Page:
Less than three months after voters rejected a legislative attempt to broadly expand a controversial school choice program, a Republican senator is hoping lawmakers will approve a narrower expansion for middle-class students.
Senate Bill 1396, sponsored by Sylvia Allen, R-Snowflake, would increase access to Empowerment Scholarship Accounts to families at or below 185 percent of the national poverty level.
Empowerment Scholarship Accounts, commonly referred to as ESAs, have been a subject of controversy and scandal, with public education advocates saying it takes money away from public schools.
“Expanding a broken idea is not good government,” Dawn Penich-Thacker, co-founder of Save Our Schools Arizona, told Arizona Mirror.
Around 19 percent of Arizona families live between 100 to 199 percent of the national poverty level, according to 2008 to 2017 Census data. Approximately 218,000 families in Arizona have a household income between $35,000 and $49,999, according to 2017 Census data.
To be at the federal poverty level for a family of four you’d need to be making around $25,000 a year and 185 percent of that would be roughly $46,000. Meaning that any household of four that makes around that amount would qualify for an ESA under the new law if passed.
The median household income for Arizona is around $53,000 a year, according to the most recent census data.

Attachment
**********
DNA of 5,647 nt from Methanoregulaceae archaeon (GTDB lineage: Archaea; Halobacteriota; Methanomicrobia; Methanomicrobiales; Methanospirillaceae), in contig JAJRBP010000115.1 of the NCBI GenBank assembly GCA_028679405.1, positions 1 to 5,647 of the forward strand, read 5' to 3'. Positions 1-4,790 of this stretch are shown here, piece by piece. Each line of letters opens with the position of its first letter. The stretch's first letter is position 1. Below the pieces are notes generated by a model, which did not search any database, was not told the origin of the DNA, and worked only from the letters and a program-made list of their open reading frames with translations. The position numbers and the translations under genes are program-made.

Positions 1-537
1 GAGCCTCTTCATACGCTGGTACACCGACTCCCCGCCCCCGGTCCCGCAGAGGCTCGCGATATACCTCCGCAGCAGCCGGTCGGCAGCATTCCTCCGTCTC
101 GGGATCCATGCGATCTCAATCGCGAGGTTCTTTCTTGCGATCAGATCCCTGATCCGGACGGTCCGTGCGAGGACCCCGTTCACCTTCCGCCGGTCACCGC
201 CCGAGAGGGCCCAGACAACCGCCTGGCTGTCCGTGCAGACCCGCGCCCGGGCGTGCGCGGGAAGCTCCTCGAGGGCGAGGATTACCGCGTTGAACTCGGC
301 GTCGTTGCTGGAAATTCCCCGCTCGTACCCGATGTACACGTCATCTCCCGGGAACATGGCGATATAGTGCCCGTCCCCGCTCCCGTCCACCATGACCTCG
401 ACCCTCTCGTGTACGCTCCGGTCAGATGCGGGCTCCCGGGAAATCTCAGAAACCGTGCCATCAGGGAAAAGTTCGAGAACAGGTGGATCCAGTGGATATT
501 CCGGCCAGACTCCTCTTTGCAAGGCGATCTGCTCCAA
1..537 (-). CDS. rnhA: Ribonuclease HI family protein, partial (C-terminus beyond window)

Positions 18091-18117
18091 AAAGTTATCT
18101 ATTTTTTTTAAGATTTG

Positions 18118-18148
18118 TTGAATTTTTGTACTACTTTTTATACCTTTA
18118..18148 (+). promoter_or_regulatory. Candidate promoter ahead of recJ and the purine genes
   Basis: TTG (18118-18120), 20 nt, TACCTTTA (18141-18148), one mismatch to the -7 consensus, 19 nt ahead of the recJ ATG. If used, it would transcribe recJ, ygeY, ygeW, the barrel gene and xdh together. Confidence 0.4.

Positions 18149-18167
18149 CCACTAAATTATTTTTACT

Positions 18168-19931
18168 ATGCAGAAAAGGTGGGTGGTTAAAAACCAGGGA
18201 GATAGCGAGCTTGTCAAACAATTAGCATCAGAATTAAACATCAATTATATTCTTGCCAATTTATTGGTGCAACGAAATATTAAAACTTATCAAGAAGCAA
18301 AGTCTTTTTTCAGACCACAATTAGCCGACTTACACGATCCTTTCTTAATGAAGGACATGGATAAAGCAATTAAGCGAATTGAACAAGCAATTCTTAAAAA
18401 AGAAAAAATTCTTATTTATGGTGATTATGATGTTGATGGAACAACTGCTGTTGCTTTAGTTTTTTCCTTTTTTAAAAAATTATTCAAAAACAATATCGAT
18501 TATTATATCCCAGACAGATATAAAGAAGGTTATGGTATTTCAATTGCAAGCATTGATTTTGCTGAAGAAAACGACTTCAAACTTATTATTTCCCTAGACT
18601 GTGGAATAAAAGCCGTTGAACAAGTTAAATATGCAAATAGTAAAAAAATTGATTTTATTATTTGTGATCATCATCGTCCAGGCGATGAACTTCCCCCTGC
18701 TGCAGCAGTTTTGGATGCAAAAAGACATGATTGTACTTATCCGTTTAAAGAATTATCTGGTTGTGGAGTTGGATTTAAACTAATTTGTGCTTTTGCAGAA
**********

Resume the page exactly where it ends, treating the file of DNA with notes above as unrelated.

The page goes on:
In 2017, lawmakers dramatically expanded the program, which was created to apply to a small segment of Arizona students, to include every child in the state. In response, ESA opponents gathered enough signatures to call a public referendum on the expansion. Last year, Prop. 305, the resulting ballot measure, was defeated with more than 60 percent of Arizona voters rejecting it.
Penich-Thacker said bills like Allen’s are a way to get around the voters.
Allen’s bill is not the only one that could increase ESA access if passed.
House Bill 2474 proposed by Rep. Shawnna Bolick, R-Phoenix, would make any child who is an alleged victim of battery, harassment, hazing, kidnapping, physical attack, robbery, sexual harassment, sexual assault, rape, threatening, intimidation, fighting, sex trafficking or human trafficking eligible for an ESA.
Bolick and others say the bill is a way to give school choice to children who have been victimized.
Save Our Schools Arizona argues it is a way to expand the ESA program and remove more dollars from public schools.
Additionally, Rep. Mark Finchem, R-Tucson, has proposed House Bill 2022 which would move oversight of the ESA program to the Arizona Department of Treasury, something that was a part of the failed Prop 305.
Allen did not respond to a request for comment.
The bill has not been assigned to a committee.